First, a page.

Retail investors who are considering hiring a financial professional find the most useful and relevant information in their decision-making to be about fees, professional background, disciplinary history and possible conflicts of interest, according to a government study on financial literacy in the U.S.
The Securities and Exchange Commission report, which was mandated by the Dodd-Frank financial reforms, concludes that noninstitutional investors lack basic financial literacy and said that investors want to know if an adviser stands to profit from the sale of certain products or would earn more for selling one product over another.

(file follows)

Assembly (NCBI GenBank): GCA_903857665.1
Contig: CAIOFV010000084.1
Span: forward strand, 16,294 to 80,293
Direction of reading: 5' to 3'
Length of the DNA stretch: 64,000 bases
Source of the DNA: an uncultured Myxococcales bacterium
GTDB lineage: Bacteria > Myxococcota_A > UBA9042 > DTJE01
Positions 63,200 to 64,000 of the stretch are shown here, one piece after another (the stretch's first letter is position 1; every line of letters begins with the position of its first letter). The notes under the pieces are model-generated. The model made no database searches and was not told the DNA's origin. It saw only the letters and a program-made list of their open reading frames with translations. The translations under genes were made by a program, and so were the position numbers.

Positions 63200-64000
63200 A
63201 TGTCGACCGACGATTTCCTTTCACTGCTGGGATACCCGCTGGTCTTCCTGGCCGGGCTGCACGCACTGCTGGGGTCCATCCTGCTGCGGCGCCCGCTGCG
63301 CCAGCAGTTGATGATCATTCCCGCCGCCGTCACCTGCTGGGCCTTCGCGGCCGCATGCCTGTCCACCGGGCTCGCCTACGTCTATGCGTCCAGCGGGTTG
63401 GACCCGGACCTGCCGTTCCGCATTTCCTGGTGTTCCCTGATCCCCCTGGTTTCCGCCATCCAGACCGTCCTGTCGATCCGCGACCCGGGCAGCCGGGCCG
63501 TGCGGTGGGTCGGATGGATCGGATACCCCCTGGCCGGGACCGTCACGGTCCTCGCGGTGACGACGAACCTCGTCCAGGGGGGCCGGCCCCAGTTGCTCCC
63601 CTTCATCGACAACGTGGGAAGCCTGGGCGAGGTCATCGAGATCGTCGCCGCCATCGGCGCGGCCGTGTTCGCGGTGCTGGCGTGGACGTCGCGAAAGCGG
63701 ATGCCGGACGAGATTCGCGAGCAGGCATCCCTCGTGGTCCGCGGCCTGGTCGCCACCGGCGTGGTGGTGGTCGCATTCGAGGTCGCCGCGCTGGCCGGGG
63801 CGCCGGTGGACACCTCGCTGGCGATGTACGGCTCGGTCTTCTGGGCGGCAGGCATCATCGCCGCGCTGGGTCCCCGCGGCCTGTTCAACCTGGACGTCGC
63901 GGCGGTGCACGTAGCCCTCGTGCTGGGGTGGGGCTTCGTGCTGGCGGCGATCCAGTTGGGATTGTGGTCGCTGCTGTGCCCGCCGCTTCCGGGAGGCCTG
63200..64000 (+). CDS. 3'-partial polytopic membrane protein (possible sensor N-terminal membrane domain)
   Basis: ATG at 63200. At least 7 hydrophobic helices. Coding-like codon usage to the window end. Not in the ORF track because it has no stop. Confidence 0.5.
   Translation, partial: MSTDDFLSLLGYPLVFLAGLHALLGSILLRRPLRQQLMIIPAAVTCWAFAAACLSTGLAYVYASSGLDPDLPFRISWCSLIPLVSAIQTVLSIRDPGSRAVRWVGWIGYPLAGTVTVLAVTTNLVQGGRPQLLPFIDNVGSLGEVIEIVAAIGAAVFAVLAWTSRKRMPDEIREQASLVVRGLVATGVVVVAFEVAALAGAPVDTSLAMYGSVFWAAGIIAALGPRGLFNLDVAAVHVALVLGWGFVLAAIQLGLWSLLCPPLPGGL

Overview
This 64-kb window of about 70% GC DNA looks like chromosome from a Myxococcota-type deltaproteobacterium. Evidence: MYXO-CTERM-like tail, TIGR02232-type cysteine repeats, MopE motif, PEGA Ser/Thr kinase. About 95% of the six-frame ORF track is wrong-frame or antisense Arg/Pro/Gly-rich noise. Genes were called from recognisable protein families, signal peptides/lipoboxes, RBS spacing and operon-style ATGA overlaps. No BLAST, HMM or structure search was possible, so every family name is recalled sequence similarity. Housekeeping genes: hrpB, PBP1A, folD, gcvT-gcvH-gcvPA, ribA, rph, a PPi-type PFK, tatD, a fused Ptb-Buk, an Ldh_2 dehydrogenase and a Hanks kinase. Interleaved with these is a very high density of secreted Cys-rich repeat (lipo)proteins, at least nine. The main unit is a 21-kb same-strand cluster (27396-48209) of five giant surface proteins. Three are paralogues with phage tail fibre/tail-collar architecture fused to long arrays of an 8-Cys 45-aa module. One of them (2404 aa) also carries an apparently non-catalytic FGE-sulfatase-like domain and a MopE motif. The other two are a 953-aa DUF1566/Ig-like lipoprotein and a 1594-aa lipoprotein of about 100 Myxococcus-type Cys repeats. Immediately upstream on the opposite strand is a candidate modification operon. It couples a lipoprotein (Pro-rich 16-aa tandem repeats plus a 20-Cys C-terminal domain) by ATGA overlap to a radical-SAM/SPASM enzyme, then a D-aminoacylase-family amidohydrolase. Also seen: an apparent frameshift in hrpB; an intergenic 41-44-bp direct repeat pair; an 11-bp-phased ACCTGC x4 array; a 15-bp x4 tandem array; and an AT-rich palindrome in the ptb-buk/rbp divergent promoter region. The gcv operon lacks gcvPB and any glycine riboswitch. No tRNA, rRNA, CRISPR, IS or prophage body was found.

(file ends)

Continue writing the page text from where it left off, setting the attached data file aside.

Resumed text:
When considering whether to invest in a particular product, Americans seek out fee information, investment objectives, performance, strategy and specific risk details about the investment, according to the SEC staff report, which was released Thursday.
The best ways to make retail investors understand this information is to present disclosures about products visually, using bullets, charts, and graphs, and to explain possible conflicts or fee details using examples, the report said.
“The study provides important data and insights that will assist the commission in its ongoing efforts to help retail investors make informed investing decisions,” said Mary Schapiro, chairman of the SEC, when the report was issued.
The study included research from online surveys, focus groups, public comments and a Library of Congress review of financial literacy studies.
Experts say the public's general lack of understanding of markets — as well as of mortgages and debt in general —contributed to the financial crisis of 2008.